Laurel grew up watching the show as part of a generation for whom The Simpsons was risque and banned by lots of parents, including her own, mainly because on merchandise ten-year-old Bart was depicted saying curse words like “Hell” and “Damn” and “Eat My Shorts”. Nevertheless she still watched it “secretly in the den with the volume turned down and sitting right in front of the TV so no one could hear” and continued to watch into her college years, and adult life. Early on, though, she noticed that “there is a tonne of food” in the show, and began to make mental notes of recurring foods. “Then when you start watching with that in mind it’s just like an explosion. Every episode has multiple references to food or you see multiple foods, it’s kind of wild how much there is,” she says.
Having built a career as a food writer, Laurel pitched a column for Paste magazine’s food section wherein she would create a recipe from a Simpsons episode once a month. The editor went for it, and it did well for a couple of years until the magazine retired the food section. After a couple of years break, Laurel says she missed it, so started a blog and an Instagram called The Joy of Cooking Milhouse, starting with all the existing recipes then gradually adding more. She began to build a “very large” spreadsheet, where every time she watched an episode she would add the food reference she’d spotted. Quickly, she created an encyclopaedic list of The Simpsons most memorable foodstuffs. The challenge then became editing them down. “This book has 75 recipes but it could easily be a much longer book. But it could also be a really weird book because it would have seven doughnut recipes in it, or nuts and gum.” So Laurel curated it, polling her Instagram followers for fan favourites, picking out key dishes and moments, and also trying to make a balanced cookbook “which is tricky because they don’t eat balanced foods” covering breakfast, lunch, dinner, dessert, snacks and drinks (for example the Flaming Moe), and a broad range of Simpsons series.
As for actually writing the recipes, that required countless hours of experimentation, trial and error, and lots of helpful recipe testers. Describing her process, Laurel says she started out with a vision for each dish and tried to create it in her kitchen, iterating to make it look like the cartoon version and taste how it does in the story, while keeping in mind that the process should be easy for chefs at home to follow. Once she thought she’d nailed it – which was often the first time around, though some like the Nacho Hat took many trips back to the chopping board – she asked friends and other chefs to try out the recipes themselves and give feedback.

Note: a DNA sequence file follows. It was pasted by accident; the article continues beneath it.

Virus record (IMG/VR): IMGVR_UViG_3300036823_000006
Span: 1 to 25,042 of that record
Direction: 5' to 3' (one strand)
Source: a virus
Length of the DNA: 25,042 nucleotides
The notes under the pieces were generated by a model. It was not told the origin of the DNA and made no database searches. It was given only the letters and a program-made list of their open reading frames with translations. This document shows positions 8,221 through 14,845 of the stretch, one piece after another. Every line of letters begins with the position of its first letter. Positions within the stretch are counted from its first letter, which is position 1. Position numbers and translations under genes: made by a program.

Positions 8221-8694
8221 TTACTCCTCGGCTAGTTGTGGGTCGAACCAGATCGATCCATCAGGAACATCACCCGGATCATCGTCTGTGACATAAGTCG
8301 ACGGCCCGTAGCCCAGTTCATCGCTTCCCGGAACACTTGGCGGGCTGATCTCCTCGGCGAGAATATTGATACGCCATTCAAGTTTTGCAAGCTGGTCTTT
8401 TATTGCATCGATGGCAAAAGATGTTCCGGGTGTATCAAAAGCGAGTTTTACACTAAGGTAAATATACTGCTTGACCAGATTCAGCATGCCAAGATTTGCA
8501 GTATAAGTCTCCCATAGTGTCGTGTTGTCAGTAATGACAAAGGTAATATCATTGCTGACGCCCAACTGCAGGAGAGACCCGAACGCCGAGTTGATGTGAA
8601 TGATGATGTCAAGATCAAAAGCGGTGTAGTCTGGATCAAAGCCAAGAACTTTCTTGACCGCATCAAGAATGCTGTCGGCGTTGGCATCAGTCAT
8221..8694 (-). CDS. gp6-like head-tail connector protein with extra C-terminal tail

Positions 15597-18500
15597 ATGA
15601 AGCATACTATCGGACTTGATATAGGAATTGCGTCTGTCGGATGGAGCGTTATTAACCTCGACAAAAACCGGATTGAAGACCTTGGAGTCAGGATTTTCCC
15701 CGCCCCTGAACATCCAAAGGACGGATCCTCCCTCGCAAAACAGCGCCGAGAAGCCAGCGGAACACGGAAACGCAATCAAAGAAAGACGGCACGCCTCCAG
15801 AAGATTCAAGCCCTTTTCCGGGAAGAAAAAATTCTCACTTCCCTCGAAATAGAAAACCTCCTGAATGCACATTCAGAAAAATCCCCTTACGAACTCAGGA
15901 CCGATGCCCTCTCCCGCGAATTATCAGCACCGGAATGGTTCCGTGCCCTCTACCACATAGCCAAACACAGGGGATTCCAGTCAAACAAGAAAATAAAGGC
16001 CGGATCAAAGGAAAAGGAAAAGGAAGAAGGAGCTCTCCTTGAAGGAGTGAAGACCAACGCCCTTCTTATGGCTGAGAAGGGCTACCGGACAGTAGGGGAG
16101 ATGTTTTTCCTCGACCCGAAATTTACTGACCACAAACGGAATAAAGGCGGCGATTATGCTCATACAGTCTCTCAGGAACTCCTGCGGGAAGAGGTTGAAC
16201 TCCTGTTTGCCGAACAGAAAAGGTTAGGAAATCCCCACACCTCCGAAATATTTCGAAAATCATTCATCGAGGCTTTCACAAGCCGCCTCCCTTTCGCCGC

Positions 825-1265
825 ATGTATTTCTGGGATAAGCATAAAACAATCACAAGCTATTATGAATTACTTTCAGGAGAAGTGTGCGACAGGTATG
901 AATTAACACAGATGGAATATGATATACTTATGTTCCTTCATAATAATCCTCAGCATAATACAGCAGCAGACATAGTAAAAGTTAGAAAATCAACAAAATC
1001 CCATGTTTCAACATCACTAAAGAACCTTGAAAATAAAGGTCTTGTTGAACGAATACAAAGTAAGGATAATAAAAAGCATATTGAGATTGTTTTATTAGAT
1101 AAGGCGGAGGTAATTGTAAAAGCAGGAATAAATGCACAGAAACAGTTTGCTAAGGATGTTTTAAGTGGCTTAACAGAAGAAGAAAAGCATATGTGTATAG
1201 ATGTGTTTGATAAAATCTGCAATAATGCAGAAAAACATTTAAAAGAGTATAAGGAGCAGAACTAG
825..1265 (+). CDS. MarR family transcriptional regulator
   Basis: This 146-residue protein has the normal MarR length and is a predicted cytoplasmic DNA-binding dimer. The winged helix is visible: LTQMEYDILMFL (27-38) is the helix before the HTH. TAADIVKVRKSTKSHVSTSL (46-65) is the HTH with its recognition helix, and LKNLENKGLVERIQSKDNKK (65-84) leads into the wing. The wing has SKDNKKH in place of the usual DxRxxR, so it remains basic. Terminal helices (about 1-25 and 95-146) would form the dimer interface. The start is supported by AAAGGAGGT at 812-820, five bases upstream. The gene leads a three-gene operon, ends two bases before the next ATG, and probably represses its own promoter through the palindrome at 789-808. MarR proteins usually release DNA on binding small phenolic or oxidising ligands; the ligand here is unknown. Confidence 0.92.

Then came the issue of how to illustrate the book. Laurel and her agent had been trying to make the project a reality for years, and after talks with Disney Publishing and The Simpsons writers, red tape got in the way of it being an official Simpsons cookbook. So Laurel signed a deal with Adams Media, which had experience in the legalities of unofficial cookbooks (Game of Thrones and Downton Abbey, for example) and helped navigate the project to publication. One of the loopholes was avoiding any imagery from The Simpsons, so Laurel says they had to be “creative” in how they designed it – “not just pictures of Homer drooling”. Using fun illustrations by Priscilla Yuen, a distinctively Simpsons-esque typeface, a colour scheme heavy on the yellow, and photographs by Harper Point that depict some of the most delicious final dishes in all their glory, the book is a loving tribute to the show and Laurel’s dream project. “My voice is very much in there,” she adds, on the benefits of going “unofficial”.
“Marge is the hero of The Simpsons – but that’s always been obvious. I think about her often when I’m in the kitchen.”Laurel Randolph
“It’s definitely a fan cookbook,” she summarises. “I didn’t see any point, and I hate cookbooks – or any books in general – that are for a property that clearly feel generic, like they’re trying to fit more than one audience. There’s just one audience for this book and that’s okay with me.” A lifelong Simpsons fan, our final question to Laurel is whether doing the book has given her a new perspective on it. “Since writing the book I relate more and more to Marge,” she says. “She has to feed everyone and they just shovel it in their mouth, and I’m like Marge is the hero of The Simpsons – but that’s always been obvious. I think about her often when I’m in the kitchen.” Meanwhile, the spreadsheet continues to grow, and Laurel’s love for the residents of 742 Evergreen Terrace shows no sign of waning. “We still put the show on all the time and I’m not tired of them, I don’t think I ever will be. I guess we’ll find out; ask me when I’m 80 or something.”
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The Unofficial Simpsons Cookbook (Copyright © Adams Media, 2021)